Re: TC Elect. trim pots? buffer vs. true bypass?

        James Rock, DavidRavenMoon,
        Thank you for responding. And thank you guys for the information,
        Steve Buffington

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        • #5
          Re: TC Elect. trim pots? buffer vs. true bypass?

          David basically covered everything. I will add that too many lesser quality buffers will negatively affect your signal as well, but you'll only notice it when you compare to straight in.

          In the end, the most important thing is that you like how it sounds. Experiment with all your options and find what you prefer.
          Oh no.....


          Oh Yeah!

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          • #6
            Re: TC Elect. trim pots? buffer vs. true bypass?

            Great, and non-dogmatic, explanations here, Steve. To me, it's all bout the ears - buffers restore top end, so your tone will be brighter. If that's enjoyable, then buffer away. If not, then don't. I have a BYOC Silver Pony (Klone) as my third pedal after guitar, and that has a buffer, so I'm always running buffered.


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            • #7
              Re: TC Elect. trim pots? buffer vs. true bypass?

              My understanding was the first pedal after the guitar was the one that mattered because that buffer or lack of was what the pickups were seeing.

              I haven't experimented enough with switching pedal order and analyzing which have buffers/true bypass to tell. I do notice when treble is attenuated and just avoid those setups.

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              • #8
                Re: TC Elect. trim pots? buffer vs. true bypass?

                Originally posted by beaubrummels View Post
                My understanding was the first pedal after the guitar was the one that mattered because that buffer or lack of was what the pickups were seeing.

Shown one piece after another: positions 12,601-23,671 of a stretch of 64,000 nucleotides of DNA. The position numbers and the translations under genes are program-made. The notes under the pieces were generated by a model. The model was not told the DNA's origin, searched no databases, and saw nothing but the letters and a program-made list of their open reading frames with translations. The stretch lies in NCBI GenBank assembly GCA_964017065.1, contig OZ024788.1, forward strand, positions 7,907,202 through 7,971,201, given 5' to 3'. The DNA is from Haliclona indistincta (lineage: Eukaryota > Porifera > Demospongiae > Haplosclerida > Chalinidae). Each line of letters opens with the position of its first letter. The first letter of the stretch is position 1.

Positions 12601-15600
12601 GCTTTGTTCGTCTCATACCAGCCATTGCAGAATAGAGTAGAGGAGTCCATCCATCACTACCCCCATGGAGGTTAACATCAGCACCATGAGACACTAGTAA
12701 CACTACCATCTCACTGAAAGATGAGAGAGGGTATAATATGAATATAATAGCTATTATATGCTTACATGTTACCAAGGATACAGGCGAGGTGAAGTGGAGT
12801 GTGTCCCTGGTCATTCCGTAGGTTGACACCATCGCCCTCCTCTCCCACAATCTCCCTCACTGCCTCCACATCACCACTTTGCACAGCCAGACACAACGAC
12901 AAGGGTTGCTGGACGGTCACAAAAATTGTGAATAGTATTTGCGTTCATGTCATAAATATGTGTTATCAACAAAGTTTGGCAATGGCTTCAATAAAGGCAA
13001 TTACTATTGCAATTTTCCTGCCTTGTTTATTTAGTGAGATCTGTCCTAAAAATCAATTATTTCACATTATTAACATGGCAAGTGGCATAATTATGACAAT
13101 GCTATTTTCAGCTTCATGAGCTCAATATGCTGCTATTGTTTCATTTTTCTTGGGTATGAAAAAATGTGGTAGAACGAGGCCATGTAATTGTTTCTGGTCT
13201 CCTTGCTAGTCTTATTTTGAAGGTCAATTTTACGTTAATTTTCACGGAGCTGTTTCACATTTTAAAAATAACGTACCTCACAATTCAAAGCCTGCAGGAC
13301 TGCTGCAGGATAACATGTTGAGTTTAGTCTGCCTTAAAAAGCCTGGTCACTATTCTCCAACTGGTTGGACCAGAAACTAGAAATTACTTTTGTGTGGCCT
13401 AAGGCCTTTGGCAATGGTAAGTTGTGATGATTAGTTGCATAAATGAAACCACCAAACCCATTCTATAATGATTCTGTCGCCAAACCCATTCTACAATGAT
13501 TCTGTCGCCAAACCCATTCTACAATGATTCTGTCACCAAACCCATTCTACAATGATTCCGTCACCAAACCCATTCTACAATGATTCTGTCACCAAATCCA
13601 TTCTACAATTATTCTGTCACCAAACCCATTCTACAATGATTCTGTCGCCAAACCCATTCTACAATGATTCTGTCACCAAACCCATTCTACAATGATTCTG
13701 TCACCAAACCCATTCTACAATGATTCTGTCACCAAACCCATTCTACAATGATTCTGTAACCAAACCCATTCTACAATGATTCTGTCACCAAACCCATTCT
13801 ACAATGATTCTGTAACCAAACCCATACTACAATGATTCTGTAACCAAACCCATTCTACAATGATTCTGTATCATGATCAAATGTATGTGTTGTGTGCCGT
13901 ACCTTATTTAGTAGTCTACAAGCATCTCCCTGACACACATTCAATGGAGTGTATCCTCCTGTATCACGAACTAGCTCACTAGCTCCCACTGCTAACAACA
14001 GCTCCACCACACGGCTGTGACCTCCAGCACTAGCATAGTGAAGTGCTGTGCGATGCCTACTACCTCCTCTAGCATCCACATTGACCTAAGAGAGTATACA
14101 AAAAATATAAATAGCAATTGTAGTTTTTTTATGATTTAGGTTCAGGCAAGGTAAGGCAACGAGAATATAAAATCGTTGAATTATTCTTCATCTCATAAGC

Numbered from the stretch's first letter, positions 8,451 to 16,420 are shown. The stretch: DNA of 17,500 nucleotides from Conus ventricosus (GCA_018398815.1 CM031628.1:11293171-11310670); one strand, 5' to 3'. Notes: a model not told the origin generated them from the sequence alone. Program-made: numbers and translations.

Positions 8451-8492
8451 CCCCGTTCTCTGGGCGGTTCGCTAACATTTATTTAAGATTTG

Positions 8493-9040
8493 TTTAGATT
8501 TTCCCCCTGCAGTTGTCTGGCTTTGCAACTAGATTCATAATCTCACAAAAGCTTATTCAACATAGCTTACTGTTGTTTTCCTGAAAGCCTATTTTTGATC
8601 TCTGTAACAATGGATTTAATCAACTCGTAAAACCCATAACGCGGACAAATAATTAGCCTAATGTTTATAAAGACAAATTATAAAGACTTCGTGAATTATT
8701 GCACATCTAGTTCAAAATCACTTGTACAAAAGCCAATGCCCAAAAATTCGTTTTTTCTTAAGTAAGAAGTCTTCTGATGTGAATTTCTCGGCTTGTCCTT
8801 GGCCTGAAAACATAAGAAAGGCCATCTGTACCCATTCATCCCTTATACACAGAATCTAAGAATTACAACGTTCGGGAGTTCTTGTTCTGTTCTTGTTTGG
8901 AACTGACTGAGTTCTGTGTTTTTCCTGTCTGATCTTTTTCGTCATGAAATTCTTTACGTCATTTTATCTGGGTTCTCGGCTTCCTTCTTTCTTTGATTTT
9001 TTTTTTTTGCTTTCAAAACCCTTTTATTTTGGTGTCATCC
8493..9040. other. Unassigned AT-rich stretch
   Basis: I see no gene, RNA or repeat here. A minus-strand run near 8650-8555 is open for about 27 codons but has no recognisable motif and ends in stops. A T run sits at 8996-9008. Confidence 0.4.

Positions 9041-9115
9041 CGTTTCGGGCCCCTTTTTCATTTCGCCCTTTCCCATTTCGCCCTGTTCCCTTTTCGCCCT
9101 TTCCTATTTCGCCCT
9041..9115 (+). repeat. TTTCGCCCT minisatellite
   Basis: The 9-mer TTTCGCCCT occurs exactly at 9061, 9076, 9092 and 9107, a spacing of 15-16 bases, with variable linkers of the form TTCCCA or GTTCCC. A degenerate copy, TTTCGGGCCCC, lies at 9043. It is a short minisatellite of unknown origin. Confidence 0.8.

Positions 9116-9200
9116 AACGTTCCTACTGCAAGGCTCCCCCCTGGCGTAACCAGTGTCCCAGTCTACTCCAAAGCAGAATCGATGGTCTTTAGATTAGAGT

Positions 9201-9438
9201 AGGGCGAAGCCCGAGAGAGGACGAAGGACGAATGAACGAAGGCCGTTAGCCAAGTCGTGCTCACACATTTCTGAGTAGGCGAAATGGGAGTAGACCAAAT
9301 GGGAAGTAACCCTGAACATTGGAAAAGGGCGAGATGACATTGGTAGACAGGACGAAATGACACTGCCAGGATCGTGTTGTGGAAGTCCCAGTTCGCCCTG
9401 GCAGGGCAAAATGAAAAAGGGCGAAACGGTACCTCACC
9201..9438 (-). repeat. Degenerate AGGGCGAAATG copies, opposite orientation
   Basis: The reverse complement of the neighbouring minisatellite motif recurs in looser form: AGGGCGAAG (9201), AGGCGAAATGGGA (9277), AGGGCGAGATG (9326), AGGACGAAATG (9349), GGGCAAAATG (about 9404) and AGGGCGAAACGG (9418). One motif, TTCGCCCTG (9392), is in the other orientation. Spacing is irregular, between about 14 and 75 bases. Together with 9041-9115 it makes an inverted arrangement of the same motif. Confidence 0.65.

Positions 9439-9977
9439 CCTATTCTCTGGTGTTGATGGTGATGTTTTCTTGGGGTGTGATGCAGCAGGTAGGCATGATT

I haven't experimented enough with switching pedal order and analyzing which have buffers/true bypass to tell. I do notice when treble is attenuated and just avoid those setups.
                Basically it's all the pedals in the chain until you reach either a buffer or an "always on" pedal that affect it. And the only true negative is that you may go from a bypassed tone that is a little rolled off, then kick in an Overdrive and think "man that's bright and harsh" since the rest of the signal chain was EQ'ed for the duller, bypassed tone.

                A buffer converts a high impedance signal (passive pickup) to a low impedance signal. For our purposes after the signal is low impedance, everything after is irrelevant from a signal loading standpoint. (Of course this is not technically true, but it's close enough for rock and roll)

                There are some vintage style circuits that have odd impedance issues and work best (read we are used to hearing) directly connected to the high impedance pickup output. For me, that includes vintage style wah, Fuzz Face and Tonebender style Fuzz and Uni-Vibe. From there I like to go to a Buffered or "always on" type pedal. (Usually either a Katana or EP) This allows the Fuzz, wah and Vibe to interact in more vintage style and still have a powerful enough signal in case everything else is bypassed. If I don't use Fuzz or Vibe, I go Wah->buffer/always on and it's a nice consistent tone.

                That being said, many prefer a different arrangement, and the best method truly is to try out multiple options to see what works for your rig and ears.
                Oh no.....


                Oh Yeah!

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                • #9
                  Re: TC Elect. trim pots? buffer vs. true bypass?

                  I always liked a buffered pedal first. But I must admit, don't get hung up on the electronics- it either sounds good or it doesn't. If it has internal settings, I will try both. But I never dismissed a pedal outright because it was true bypass or buffered.